KIRSCHNER: Yes, it would have, Ana. And I suspect that Bob Mueller's team may not have even extended a plea offer to Paul Manafort. In part because, you know, not only did he commit this sort of parade of horribles, allegedly, you know, bank fraud, tax evasion, money laundering, but even almost more important than that, when we talk about the integrity of the criminal justice system, he committed witness tampering and has been indicted, albeit in another case, in witness tampering.

So the problem is, if we as prosecutors bring, Ana, a cooperating witness who has engaged in misconduct that sort of strikes at the very heart of the integrity of the criminal justice system, it's very hard to make a plea offer to that witness, try to clean him up sufficiently, and put him on the stand without what we call the cooperator stink rubbing off on the prosecutors.

CABRERA: Carrie, Mueller's team has indicated in court, at least, that Manafort's trial will have a connection to the Trump campaign, but does that necessarily mean the connection will have anything to do with Russia or the election attack?

CORDERO: Well, he was the chairman of the campaign for a number of months. So, I mean, there's a very direct connection, even though the president and his team have tried to distance themselves. The actual indictment doesn't include information regarding the Russian influence efforts on the election and the intelligence activity that Russia in their intelligence operations did. So whether or not that becomes a part of the case, we don't know.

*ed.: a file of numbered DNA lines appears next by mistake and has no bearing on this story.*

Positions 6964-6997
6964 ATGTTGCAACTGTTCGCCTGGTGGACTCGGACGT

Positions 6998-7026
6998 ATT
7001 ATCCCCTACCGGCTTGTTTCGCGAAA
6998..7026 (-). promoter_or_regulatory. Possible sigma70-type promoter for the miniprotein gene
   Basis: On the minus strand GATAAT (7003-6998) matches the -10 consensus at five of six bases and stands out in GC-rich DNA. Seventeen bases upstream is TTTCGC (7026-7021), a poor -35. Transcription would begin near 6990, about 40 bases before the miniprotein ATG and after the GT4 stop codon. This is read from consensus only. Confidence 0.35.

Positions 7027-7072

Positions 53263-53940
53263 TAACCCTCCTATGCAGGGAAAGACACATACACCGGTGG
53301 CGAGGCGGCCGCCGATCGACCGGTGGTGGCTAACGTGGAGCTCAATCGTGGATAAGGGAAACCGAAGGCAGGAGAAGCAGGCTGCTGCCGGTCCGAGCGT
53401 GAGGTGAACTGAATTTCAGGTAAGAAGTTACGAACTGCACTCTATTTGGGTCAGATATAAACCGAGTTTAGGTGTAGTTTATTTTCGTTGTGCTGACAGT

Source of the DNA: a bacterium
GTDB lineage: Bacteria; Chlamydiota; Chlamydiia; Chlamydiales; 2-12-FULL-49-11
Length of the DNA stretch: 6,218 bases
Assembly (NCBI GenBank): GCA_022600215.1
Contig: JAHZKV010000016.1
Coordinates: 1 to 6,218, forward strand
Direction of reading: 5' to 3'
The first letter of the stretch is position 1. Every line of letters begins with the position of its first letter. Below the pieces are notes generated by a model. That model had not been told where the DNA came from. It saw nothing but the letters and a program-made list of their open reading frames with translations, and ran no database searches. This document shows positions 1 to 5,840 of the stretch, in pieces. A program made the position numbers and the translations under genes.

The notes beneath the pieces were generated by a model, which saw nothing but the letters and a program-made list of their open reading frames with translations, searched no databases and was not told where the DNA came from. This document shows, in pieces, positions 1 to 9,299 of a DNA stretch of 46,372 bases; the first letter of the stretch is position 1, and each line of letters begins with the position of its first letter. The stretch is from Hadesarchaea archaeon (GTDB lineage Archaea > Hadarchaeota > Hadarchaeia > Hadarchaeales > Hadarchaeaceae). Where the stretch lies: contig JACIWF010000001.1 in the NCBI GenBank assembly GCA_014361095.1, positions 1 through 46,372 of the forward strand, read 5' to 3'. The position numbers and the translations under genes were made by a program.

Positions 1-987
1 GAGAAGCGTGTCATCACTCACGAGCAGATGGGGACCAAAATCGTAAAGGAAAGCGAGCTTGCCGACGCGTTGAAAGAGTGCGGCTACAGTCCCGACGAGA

The charges that are brought against Manafort pertain to all his business dealings and his work on behalf of the president of Ukraine. Other than that, most of the charges that are against him pertain to the things that Glenn just mentioned, tax evasion, fraud, all sorts of financial crimes.

CABRERA: Glenn, you mentioned that the fact there hasn't been a plea deal may be because he wasn't offered some kind of a plea deal. Could it also indicate, though, that he may not have any information important enough to trade?

KIRSCHNER: It could. I mean, it's a sliding scale, because the more valuable the information a cooperator can provide, the more likely he is to be able to strike a plea deal with the prosecutors. But again, in this case, I don't know that the Mueller team wants or needs Paul Manafort's assistance. And I'll tell you this case which will be a document-intensive case in the hands of a novice prosecutor could be a bit of snooze fest.

But Bob Mueller's team is not -- they're not novice prosecutors. So I suspect they're going to keep the trial moving along and you're probably going to hear things like, you know, ladies and gentlemen of the jury, this case is going to take us all to a place where arrogance meets opulence. And they're going to show lots of pictures of Paul Manafort's custom-made waterfall ponds and putting greens and million- dollar wardrobes that he just had to have with what -- let's call it what it is -- stolen money.

CABRERA: Got to leave it there.

Carrie Cordero and Glenn Kirschner, thank you so much for your time today.